Citing the Oakland A’s use of data analytics to gather intelligence on prospective players and win games, Milgram decided to move forward with a business analytics approach. She put it to use in the Camden police department—resulting in a 41 percent reduction in murders, a reduction in all crime by 26 percent.

When she moved on to her role at the Arnold Foundation, she decided to focus on using data and predictive analytics to help make one of the most important decisions in the criminal justice system—the determination of how much risk there is to public safety by someone who has been arrested. She notes that this determination impacts a multitude of variables, starting with whether a person should be detained.

She found that although risk assessment tools existed, they were rarely used due to limited application, complexity, and cost. As a result, she assembled a team of data scientists, researchers, and statisticians to build a universal risk assessment tool based on specific criteria derived from their research covering 1.5 million cases across the United States: “We were able to basically find that there were 900-plus risk factors that we could look at to try to figure out what mattered most. And we found that there were nine specific things that mattered all across the country and that were the most highly predictive of risk.” The universal risk assessment tool they created provides judges and others with a data-driven decision-making approach that can be more fair and objective, and they are working on similar tools to support prosecutors and police officers as well.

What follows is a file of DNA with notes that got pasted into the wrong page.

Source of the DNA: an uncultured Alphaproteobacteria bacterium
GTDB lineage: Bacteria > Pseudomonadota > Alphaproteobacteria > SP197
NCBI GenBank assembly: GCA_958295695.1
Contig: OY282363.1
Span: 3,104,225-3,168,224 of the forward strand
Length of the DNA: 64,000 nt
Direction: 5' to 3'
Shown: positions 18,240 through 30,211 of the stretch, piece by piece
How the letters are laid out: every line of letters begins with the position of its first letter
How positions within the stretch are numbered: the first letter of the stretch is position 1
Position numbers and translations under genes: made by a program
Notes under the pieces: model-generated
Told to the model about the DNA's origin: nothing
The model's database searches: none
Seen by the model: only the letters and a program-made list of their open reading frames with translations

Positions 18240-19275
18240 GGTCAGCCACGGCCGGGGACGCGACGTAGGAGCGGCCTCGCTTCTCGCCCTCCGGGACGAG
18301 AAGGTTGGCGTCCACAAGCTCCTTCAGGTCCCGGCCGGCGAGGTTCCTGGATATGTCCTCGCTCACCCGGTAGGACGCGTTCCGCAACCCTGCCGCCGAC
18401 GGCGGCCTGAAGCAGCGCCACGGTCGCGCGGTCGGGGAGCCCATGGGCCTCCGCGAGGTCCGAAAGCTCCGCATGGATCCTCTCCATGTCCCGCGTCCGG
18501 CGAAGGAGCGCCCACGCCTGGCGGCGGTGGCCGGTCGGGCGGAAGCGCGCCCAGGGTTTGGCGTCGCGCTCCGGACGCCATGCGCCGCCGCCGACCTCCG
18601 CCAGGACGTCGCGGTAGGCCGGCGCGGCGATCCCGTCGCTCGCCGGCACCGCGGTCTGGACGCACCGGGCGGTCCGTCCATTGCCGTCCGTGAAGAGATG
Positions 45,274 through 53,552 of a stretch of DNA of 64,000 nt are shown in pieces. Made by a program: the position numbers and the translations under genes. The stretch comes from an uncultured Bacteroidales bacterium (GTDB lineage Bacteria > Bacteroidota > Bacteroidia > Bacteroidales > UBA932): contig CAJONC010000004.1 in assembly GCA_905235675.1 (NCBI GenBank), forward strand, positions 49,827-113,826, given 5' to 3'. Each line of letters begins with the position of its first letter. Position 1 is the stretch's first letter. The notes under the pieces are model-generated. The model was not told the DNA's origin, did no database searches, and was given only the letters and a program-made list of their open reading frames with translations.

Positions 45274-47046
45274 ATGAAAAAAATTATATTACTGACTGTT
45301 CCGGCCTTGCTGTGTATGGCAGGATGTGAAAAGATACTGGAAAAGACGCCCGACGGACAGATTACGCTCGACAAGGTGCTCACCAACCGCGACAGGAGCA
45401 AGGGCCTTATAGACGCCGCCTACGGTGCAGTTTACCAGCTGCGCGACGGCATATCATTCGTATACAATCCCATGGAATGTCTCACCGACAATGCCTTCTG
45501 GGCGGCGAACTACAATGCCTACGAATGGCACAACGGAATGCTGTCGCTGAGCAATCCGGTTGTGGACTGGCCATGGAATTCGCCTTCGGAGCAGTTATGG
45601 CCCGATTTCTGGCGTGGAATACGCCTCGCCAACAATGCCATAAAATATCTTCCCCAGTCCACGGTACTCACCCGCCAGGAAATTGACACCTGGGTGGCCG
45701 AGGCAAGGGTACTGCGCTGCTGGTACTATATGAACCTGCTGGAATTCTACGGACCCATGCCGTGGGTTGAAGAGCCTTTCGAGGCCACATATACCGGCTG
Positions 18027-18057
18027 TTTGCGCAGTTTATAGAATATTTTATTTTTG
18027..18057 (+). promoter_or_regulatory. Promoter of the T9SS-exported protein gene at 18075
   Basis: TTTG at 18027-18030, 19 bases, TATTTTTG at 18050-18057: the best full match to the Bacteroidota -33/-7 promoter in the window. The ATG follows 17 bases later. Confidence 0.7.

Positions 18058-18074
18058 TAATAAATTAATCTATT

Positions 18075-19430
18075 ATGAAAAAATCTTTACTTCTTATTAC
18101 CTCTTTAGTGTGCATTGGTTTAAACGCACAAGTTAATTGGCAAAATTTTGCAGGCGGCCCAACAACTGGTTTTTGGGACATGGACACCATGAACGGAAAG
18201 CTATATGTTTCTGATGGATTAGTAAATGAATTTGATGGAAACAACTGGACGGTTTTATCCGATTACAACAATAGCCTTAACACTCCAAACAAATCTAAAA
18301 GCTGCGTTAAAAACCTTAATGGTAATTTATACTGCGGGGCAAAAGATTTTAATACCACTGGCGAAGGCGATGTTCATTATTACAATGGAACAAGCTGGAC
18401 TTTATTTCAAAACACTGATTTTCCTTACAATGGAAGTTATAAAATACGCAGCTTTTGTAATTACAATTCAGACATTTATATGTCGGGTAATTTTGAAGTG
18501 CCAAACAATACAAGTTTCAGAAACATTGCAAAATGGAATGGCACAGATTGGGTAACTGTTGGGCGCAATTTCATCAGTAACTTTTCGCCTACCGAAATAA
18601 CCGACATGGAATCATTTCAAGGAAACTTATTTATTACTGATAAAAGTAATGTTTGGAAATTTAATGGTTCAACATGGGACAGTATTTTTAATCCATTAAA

Milgram’s data analytics approach to criminal justice has been catching on around the country. Thanks to programs such as the Smart Policing Initiative (SPI), a collaboration between the Bureau of Justice Assistance and the nonprofit CNA Corporation, police departments have access to new resources to integrate data analysis and predictive analytics into their daily work. In particular, SPI provides funding, training, and technical assistance for data-centered crime prevention programs in police departments across the country.